Play as a team of your favorite superheroes in Marvel Ultimate Alliance 2
. Play as Spider-Man, Wolverine, Captain America, Iron Man, Thor, Daredevil and many others as you fight your way through a story inspired by Marvel's Civil War comic books. MUA 2 picks up the story right where the first game left off. Vicarious Vision has added some fresh ideas and re-vamped some of the old mechanics. Did the developers listen to fans and create an ultimate sequel or did the changes ultimately ruin the game? Read on to find out what I thought!
Platform(s): PS3, PS2, Wii, DS, PSP and Xbox 360 (Review Version)
Genre: Action, RPG
Release Date: 09/25/2009
Rated: T for Teen
The game opens with Nick Fury leading Captain America, Wolverine, Spider-Man, and Iron Man into Latveria to take out Lucia von Bardas. She has been supplying villains with deadly technology while at the same time making nice with the U.S. government. The problem lies in the fact that Fury may have neglected to mention to our heros that this isn't a government-sanctioned mission. When Latveria retaliates by attacking New York the general populace overreacts about the team's "Secret War." Due to popular opinion over the terrorist attack people begin to consider the enacting of a "Superhero Registration Act". A law that would require those with super powers to register with the government and become part of the U.S. military. Anyone caught refusing to register is automatically declared a criminal and thus a "Civil War" erupts in the superhero world. The game continues on after you pick a side, either for or against registration which ultimatly decides which superheroes you want on your team. From this point the story revolves around a superhero civil war and the choice you make here decides how the next few missions will play out. So choose wisely.
During the course on an average mission you'll find you and three other teammates ripping through bad guys, breaking open containers, and destroying the environment. Most items when destroyed will dish out gobs of experience and health points, as well as hiding various secret collectibles. The attack commands come in the form of light, heavy, grab and jump. When you hold down the shoulder button in combination your character will unleash their special abilities.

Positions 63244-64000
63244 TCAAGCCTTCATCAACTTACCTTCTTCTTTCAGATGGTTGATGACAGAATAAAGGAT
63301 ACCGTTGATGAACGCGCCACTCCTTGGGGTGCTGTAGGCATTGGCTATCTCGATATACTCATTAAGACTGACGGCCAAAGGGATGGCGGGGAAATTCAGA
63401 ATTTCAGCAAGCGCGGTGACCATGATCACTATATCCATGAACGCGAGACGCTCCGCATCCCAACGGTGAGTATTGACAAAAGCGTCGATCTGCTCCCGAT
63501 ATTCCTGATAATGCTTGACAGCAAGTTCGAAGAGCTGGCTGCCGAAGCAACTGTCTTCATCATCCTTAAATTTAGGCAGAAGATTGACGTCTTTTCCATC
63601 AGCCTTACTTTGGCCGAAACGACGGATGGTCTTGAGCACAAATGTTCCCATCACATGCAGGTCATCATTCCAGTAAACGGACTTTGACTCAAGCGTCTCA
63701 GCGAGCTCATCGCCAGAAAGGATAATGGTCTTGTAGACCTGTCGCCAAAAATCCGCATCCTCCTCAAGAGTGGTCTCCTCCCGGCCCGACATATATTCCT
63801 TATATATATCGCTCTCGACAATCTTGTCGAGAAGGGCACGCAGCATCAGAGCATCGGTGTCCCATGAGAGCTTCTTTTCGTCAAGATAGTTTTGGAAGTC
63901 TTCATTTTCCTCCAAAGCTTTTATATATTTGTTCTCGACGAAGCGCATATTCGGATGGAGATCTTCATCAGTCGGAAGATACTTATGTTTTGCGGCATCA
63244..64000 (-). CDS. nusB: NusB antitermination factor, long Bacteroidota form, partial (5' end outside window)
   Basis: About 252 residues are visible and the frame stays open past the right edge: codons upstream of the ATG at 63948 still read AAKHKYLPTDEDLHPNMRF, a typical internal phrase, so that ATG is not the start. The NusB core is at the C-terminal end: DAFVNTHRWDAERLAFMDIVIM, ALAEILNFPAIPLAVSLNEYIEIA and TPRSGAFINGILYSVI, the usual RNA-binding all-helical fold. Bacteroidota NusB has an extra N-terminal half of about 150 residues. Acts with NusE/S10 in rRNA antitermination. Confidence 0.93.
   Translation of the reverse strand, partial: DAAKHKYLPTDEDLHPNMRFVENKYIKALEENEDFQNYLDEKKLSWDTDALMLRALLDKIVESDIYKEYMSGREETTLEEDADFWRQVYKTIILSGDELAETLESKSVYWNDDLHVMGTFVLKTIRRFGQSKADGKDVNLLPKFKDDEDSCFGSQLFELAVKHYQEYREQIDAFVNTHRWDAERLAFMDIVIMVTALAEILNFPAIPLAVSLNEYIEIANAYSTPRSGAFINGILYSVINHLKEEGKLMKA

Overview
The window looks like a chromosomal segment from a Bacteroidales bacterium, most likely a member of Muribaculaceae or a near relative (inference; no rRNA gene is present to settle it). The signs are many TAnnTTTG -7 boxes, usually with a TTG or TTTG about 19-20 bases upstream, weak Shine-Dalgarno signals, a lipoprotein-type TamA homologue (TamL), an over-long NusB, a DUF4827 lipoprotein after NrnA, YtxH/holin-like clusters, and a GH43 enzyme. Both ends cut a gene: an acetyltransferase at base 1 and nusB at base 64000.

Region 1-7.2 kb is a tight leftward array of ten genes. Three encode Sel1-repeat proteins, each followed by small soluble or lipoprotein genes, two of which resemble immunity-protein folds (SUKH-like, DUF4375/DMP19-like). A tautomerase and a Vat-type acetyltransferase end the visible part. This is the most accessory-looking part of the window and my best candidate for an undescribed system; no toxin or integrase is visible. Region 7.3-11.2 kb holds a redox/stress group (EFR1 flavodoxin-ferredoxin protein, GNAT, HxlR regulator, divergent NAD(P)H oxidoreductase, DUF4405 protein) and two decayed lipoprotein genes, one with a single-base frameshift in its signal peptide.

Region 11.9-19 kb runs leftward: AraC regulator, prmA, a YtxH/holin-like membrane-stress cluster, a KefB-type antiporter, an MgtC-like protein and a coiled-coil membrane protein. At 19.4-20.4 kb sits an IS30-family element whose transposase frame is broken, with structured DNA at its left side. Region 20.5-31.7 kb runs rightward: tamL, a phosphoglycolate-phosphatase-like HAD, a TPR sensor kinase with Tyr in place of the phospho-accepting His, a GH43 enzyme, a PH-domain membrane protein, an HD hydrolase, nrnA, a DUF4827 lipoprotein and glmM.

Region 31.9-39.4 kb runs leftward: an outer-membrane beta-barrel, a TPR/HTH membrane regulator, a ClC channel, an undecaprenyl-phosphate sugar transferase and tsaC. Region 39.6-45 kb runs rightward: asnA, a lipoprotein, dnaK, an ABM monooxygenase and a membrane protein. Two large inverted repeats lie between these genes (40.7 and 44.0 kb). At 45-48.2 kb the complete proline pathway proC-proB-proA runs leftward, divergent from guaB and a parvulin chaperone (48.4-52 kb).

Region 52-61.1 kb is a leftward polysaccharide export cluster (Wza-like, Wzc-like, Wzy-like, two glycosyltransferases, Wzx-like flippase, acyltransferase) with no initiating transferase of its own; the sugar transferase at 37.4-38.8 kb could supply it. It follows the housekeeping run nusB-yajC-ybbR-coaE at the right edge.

Each superhero has their own unique set of abilities that you will gain access to as you level up; making the character feel more true to form. Unfortunately in this sequel's drive to simplify the gameplay; I found that several of the heroes' abilities to feel very generic. For instance: an innumerable amount of superheroes have a standard projectile attack that (even though the animation is different) does exactly the same thing. So, even when swapping out team-members for better "synergy" you kind of feel like you're just swapping out color palettes. Even the "fusion powers" (new to MUA 2) tend to feel generic at times. While these "fusion powers" do look cool and there's a possibility of 24 different hero pairings, there seems to be about six ways Storm can do a Hurricane\Tornado and about ten ways Wolverine can flank someone while smashing through everything in his path. Don't get me wrong, the "fusion powers" look amazing, inflict incredible amounts of damage and can be incredibly fun. However, when you see the same tornado appearing in only slighly different ways you don't get too excited about swapping out out other characters to try their "fusion" combinations.
However, I have to say the simplification of gameplay is not entirely unwanted. Being able to upgrade your abilities on the fly while the games artifical intelligence takes over your character is extremely welcome. This allows for the game to continue without slowing down your progress. Also, if you don't want to micromanage your character there is an "auto spend" option that allows you to keep your AI team members fully upgraded without having to stop game. Also gone are the days of permanent points. For example: If I want to try out all my points in one ability and then decide I don't like it, I can easily remove them and place them elsewhere without any penalty. This new simplified system has greatly improved the flow of the game and keeps the adr enaline pumping. Another feature added to the game is a new "Team Boost" system that effectively replaces the bonuses awarded from costumes in the original. The team has three slots to put over 200 different, unlockable boosts in. You'll pick these up from various missions, talking to non-playable characters (NPCs), and completing challenges. They can effect everything from melee damage, critical strike percentage, elemental powers to your characters regeneration. By combining different boosts and hero parings the player can exponentially increase the potential of their team.